Sounds like your lights are already balanced for daylight so I would set the cameras WB to daylight. Either that or I would set a custom WB. Either way you know your WB isn't going to change like it could if you use auto.
    Mike

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  8. #8
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    Re: Product photography in a white box

    I am using JPEG, should i be using RAW if i need to edit the photo to get to the white background? These are to be used for online store, so a white background is a must. Also, what program do you recommend using (as simple as possible) to edit the shoots and get to the white background.

  9. #9
    Panarus biarmicus Moderator (Sports) SmartWombat's Avatar
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    Re: Product photography in a white box

    What kinds of bulb are they?
    Ordinary hot incandescent, or cool running fluorescent?
    PAul

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  10. #10
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    Re: Product photography in a white box

    Bulbs are flicker-free "Photo" fluorescent @5500K, each - 3 per stand.

  11. #11
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    Re: Product photography in a white box

    First off are you using a calibrated monitor? Second stay away from Microsoft Picture manager and auto stuff.
    Here is what i would do, although you know the color temp of your lights i would still do a custom white balance. Plus what picture mode on your D90 are you shooting in? standard, vivid, neutral.

  12. #12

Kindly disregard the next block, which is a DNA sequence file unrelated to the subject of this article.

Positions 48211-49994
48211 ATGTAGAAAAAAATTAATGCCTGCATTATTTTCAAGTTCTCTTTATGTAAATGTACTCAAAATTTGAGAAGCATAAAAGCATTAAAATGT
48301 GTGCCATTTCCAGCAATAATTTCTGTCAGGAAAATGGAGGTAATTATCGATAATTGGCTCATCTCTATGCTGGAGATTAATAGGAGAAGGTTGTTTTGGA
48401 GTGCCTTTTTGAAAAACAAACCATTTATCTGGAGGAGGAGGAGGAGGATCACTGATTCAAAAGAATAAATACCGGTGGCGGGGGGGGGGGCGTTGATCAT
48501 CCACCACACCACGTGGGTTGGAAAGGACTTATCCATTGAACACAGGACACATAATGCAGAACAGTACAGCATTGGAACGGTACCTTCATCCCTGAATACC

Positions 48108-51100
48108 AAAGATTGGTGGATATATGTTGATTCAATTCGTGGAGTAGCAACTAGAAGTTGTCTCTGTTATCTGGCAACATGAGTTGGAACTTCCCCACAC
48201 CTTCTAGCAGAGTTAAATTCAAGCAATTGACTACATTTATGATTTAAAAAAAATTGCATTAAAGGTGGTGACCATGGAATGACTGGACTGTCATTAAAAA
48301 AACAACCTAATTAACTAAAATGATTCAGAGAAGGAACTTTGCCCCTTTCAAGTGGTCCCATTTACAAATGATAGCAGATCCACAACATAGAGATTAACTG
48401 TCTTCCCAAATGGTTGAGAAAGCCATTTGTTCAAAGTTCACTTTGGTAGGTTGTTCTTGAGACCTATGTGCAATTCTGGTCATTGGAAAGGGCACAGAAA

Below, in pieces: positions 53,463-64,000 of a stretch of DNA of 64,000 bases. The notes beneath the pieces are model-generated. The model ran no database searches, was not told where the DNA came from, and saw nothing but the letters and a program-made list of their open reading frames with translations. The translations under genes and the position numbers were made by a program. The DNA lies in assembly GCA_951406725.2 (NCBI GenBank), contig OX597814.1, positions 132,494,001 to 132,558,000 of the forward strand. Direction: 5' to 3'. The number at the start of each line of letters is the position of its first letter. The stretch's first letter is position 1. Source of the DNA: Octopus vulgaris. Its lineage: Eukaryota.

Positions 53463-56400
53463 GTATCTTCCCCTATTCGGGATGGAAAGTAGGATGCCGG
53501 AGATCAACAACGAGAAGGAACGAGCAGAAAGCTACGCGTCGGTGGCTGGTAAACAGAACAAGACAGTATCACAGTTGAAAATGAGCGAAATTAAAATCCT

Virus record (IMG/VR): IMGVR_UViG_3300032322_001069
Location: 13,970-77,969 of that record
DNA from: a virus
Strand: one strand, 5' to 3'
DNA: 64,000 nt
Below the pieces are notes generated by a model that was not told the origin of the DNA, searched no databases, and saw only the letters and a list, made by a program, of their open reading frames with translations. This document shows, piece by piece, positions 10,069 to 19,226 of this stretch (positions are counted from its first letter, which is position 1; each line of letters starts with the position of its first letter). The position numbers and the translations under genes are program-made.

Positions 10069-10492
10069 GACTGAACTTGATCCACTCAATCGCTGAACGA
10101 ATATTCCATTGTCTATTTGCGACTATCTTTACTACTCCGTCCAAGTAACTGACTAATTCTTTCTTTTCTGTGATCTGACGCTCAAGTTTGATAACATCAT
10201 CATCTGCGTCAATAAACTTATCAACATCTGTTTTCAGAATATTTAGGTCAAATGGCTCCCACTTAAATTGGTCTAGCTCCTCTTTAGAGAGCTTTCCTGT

Learning more with every "click" mjs1973's Avatar
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    Re: Product photography in a white box

    Can you post an example for us to look at?
    Mike

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    "I thought that because fewer wolves meant more deer, that no wolves would mean hunters' paradise. But after seeing the green fire die, I sensed that neither the wolf nor the mountain agreed with such a view."
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  13. #13
    Panarus biarmicus Moderator (Sports) SmartWombat's Avatar
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    Re: Product photography in a white box

    Fluorescent bulbs may cause problems with some pigments.

    Unlike a tungsten bulb, they don't emit white light.
    What they use is a mix of phosphorecent chemicals that glow with different colours painted on the inside of the tube. The mix of chemicals allows the manufacturers to pick the apparent colour temperature .

    I say apparent because, unlike a hot tungsten filament, the fluorescent lamp output is a mixture of a number of narrow bands of colour (small groups of emission lines).
    You may also get a tiny amount of ultraviolet light leaking out, and it's that which can make the colours of some plastics look wrong if the pigment in the plastic is also fluorescent.

    It's the same principle that makes clothes "whiter than white" by the use of a blue fluorescing compound.
    PAul